Ruth Bader Ginsburg

Supreme Court Justice and champion of gender equality Ruth Bader Ginsburg passes away

Photo by Supreme Court of the United States on Wikimedia.

4 minute read – By Safia Bartley

On 18th September, Ruth Bader Ginsburg, a pioneer for equal rights in the U.S. and the second woman to serve as an associate on the Supreme Court, passed away from complications with pancreatic cancer. 

Starting her law career in 1954, she graduated first in her class at Cornell University at the age of eighteen. After this, she married and had a child with fellow law student Martin D. Ginsberg. They both then went on to continue studies at Harvard Law school. RBG juggled being both a mother and law student, while also facing misogynistic abuse for being one of nine females on a course of five hundred. Despite being bullied by the Law Schools Dean for “taking places of qualified males”, RBG did not get discouraged and excelled academically – even becoming the first female member of the prestigious legal journal, the Harvard Law Review. 

Sadly, in 1956, her husband Martin was diagnosed with testicular cancer. Despite being only 26 and left to care for her ill husband and young child, RBG powered on with her law studies and even took notes for her husband so he would not fall behind. Shortly after Martin graduated, the family transferred to New York and RBG enrolled in Colombia Law School, and once again graduated here first in her class. All throughout her incredibly successful academic career, RBG faced constant gender discrimination and saw no change when it came to seeking a job after her graduation in 1959. Because of this she found a new drive for gender equality and chose to direct her career towards it.  

After managing to get a job clerking for a U.S District Judge, she went back to Colombia Law and became the school’s first female professor. During the seventies she also served as the director of the Women’s Rights Project of the American Civil Liberties Union. Here she argued six landmark cases on gender equality pertaining to equality between pay, freedom of ownership, widow benefits and general rights before the Supreme Court. She won all cases. 

In 1980 President Jimmy Carter appointed Ruth to the U.S. Court of Appeals for the District of Columbia where she served for thirteen years. Later in 1993, President Bill Clinton nominated RBG to take a seat on the U.S. Supreme Court previously held by Byron White. Clinton chose her as he felt she had the intellect and political skills to deal with more conservative members of the court. RBG then became the court’s second ever female justice and first ever Jewish female Justice. Here as a judge she was considered a part of the court’s liberal bloc, using her position to advocate and pass laws for gender equality, the rights of workers, and importantly, the separation of the church and state. She continued to serve on the court throughout her cancer diagnosis in 2009 until her death in September 2020.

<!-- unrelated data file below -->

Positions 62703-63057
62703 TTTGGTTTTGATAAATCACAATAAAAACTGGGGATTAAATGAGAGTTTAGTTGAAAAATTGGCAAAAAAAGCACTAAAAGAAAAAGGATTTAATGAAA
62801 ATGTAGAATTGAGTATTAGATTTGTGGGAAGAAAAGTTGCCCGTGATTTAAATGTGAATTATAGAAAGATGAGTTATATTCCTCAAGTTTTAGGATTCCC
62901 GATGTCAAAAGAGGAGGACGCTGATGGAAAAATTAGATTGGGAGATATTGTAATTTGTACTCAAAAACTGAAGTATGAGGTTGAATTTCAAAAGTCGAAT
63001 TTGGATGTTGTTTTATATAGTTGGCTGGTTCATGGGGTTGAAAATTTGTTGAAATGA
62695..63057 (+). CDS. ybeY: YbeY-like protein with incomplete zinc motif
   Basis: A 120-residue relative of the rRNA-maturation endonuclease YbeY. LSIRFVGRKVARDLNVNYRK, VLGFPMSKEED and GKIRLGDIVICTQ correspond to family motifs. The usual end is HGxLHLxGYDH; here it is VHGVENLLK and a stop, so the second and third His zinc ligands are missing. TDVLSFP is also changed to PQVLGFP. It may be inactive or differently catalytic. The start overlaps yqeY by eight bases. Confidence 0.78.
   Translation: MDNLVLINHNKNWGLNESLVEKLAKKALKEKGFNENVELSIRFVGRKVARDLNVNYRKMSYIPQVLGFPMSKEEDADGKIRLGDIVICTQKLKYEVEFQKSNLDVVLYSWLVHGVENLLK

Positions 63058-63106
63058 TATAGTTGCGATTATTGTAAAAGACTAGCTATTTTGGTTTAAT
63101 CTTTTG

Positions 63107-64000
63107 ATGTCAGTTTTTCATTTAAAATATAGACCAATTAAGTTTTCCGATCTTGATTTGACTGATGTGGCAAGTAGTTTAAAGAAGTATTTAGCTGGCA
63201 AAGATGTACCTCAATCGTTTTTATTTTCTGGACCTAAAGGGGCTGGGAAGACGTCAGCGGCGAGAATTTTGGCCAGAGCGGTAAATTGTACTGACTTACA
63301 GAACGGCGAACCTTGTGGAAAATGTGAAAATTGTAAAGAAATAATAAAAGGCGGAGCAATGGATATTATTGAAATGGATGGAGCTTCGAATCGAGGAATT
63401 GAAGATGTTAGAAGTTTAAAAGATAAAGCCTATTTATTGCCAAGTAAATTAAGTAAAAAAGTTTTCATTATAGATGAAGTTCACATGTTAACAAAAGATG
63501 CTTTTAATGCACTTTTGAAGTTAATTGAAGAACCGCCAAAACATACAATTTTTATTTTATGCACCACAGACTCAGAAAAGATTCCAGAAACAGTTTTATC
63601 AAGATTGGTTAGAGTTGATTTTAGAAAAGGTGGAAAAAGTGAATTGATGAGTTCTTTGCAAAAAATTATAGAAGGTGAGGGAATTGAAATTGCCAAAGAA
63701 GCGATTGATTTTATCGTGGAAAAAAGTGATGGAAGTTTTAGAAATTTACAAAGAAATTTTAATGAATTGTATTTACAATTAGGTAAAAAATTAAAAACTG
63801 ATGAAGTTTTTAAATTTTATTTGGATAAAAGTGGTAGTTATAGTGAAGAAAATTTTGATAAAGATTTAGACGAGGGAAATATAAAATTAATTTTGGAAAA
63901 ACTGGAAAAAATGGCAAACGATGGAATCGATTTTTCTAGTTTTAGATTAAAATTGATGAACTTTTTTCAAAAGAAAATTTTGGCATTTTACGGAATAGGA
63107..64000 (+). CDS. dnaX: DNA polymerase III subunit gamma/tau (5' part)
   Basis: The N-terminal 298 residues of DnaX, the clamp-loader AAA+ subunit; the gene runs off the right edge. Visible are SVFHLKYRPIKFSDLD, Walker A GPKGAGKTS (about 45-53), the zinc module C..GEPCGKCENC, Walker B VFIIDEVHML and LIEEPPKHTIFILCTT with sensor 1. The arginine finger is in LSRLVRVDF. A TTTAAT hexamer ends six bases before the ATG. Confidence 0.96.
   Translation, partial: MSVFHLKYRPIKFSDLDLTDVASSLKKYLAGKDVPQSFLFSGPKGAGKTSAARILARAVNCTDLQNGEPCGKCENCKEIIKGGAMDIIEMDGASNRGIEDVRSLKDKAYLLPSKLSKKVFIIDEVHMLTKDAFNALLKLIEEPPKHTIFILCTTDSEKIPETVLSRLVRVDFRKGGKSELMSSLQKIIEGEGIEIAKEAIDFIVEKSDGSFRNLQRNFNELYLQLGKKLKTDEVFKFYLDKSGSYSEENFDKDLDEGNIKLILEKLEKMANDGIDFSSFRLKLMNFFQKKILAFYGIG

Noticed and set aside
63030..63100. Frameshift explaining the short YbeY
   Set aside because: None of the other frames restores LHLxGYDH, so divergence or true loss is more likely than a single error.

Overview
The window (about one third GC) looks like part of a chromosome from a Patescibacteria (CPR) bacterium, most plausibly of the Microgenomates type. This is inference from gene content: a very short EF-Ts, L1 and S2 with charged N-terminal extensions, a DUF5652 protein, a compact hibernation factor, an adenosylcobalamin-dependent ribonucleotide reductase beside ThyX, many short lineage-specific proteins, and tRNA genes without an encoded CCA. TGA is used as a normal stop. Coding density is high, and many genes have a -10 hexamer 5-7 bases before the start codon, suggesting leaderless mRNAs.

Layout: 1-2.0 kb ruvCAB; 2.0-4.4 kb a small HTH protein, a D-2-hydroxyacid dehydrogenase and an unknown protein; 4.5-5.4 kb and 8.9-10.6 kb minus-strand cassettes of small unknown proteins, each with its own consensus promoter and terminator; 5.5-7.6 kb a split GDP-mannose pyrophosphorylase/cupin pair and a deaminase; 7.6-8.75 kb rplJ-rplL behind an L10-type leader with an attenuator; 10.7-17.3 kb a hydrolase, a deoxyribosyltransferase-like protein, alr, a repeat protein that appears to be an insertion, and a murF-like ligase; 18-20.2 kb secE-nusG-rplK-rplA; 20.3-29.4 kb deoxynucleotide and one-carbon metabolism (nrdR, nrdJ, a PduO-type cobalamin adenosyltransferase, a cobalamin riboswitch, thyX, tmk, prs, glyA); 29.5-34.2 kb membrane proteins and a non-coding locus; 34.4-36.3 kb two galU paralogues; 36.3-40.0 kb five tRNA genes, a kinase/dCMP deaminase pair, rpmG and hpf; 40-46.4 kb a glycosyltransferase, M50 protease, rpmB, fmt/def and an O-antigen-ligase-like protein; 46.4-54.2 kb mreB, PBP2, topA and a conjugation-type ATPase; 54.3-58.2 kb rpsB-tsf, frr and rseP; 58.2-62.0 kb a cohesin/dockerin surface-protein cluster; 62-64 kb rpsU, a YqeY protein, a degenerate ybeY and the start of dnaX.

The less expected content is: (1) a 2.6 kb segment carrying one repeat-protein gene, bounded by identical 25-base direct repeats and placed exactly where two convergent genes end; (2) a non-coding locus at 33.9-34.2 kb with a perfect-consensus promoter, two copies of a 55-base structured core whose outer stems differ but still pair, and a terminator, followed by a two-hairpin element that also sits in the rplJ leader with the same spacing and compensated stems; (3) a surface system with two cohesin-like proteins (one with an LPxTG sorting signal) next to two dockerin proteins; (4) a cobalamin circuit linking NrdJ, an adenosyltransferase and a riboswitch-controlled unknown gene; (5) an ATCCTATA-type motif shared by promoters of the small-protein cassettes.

RBG’s dying wish was that her replacement would not be nominated or confirmed until after the 2020 election. However, Trump has chosen to override her wishes and specifically asked Senate republicans to confirm his chosen candidate before then.  

His nomination is Amy Coney Barret, who he describes as “a woman of unparalleled achievement” with “towering intellect” and “unyielding loyalty to the constitution”. Although his candidate and confirmation date decision are being strongly protested by the President’s rival Biden and liberal members of the Supreme Court, it is still set to go ahead.  

At 43 years old, Amy Coney Barret will be the youngest person ever to be nominated for the Supreme Court. She is an extreme conservative, with strong Catholic faith. Supporting the relationship between church and state, she is pro-life, pro-gun-rights and supports the notion that those accused of sexual assault at a university or place of work deserve the right to sue the institution – no matter their conviction. 

It is a travesty to the U.S Justice and legal system that Trump’s new nominated candidate will be walking through all the doors RBG opened for her and promptly closing them for any women to follow.  

Nevertheless, it is undeniable that Ruth Bader Ginsburg is leaving behind a legacy never to be forgotten. Having had such an impact on the U.S. legal system, those after her will have big shoes to fill.  

Ruth Bader Ginsburg was an inspiration to men and women everywhere, may she Rest In Peace.